TG Therapeutics’ Potential Neuromyelitis Optica Treatment Named Orphan Drug by FDA
The U.S. Food and Drug Administration (FDA) has designated TG-1101 (ublituximab), a glycoengineered anti-CD20 monoclonal antibody by TG Therapeutics, an orphan drug to advance its development. The drug is a potential treatment for neuromyelitis optica (NMO) and neuromyelitis optica spectrum disorder (NMOSD), two relapsing-remitting autoimmune diseases with similarities to multiple sclerosis.
Currently, there are no FDA-approved treatments for these disorders.
“We are pleased to announce our first orphan drug designation for TG-1101 in a non-oncology indication, providing additional proprietary protection for TG-1101,” Michael S. Weiss, executive chairman and interim CEO of TG Therapeutics, said in a press release.
“NMO is closely related to Multiple Sclerosis, an area of significant interest to us. We look forward to presenting early data from our current Phase 1b study of TG-1101 in NMO at the ECTRIMS (European Committee for the Treatment and Research in Multiple Sclerosis) conference this September, which we believe will provide an early peek into the effects of TG-1101 in patients with autoimmune diseases,” Weiss added.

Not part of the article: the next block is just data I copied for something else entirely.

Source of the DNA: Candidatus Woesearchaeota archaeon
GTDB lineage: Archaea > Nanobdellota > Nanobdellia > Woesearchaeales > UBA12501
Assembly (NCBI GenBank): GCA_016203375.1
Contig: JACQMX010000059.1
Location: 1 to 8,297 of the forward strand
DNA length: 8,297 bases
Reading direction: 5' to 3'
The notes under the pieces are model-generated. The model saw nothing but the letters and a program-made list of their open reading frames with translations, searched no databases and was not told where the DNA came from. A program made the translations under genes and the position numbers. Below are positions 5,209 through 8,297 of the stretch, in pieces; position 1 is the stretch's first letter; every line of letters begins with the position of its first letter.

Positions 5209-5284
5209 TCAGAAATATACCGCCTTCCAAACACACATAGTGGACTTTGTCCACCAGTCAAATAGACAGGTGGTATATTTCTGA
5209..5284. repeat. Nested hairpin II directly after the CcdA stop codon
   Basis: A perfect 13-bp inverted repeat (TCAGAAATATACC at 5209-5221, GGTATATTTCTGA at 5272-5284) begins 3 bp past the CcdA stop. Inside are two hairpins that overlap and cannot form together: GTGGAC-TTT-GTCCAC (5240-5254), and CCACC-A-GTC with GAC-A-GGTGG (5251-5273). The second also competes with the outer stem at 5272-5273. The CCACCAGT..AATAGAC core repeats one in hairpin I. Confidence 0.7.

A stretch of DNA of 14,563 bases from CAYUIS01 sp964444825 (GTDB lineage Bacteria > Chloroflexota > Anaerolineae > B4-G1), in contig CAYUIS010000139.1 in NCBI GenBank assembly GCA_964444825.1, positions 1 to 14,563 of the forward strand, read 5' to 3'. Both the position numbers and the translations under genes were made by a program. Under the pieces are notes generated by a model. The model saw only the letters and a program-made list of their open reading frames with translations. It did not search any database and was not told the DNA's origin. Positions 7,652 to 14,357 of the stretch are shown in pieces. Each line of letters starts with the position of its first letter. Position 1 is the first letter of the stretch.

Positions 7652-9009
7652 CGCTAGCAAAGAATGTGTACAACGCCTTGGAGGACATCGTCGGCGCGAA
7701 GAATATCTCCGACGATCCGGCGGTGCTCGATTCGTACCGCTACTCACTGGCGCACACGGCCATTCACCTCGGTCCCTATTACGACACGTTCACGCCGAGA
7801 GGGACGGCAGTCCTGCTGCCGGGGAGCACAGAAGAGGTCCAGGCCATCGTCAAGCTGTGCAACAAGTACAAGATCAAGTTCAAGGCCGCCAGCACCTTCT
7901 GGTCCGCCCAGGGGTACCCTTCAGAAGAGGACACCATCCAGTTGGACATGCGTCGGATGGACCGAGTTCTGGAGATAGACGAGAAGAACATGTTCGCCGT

An orphan drug designation offers special status to a drug or biological product that is intended for the effective and safe prevention, diagnosis, or treatment of a rare disease or condition that affects less than 200,000 people in the United States. It qualifies the treatment’s sponsor for various development incentives, including tax credits for qualified clinical testing.
NMOSD is a recently proposed unifying term for neuromyelitis optica — also known as Devic’s disease — and its related syndromes. It is a relapsing inflammatory demyelinating disease that most commonly affects optic nerves and the spinal cord, leading to sudden vision loss or weakness in one or both eyes, and a loss of sensation and bladder function.
During a relapse, new damage to the optic nerves and/or spinal cord can lead to accumulating disability, as in MS. Unlike MS, however, there is no progressive phase in this disorder, so that preventing attacks is a critical treatment approach. NMO is estimated to affect about five in every 100,000 people.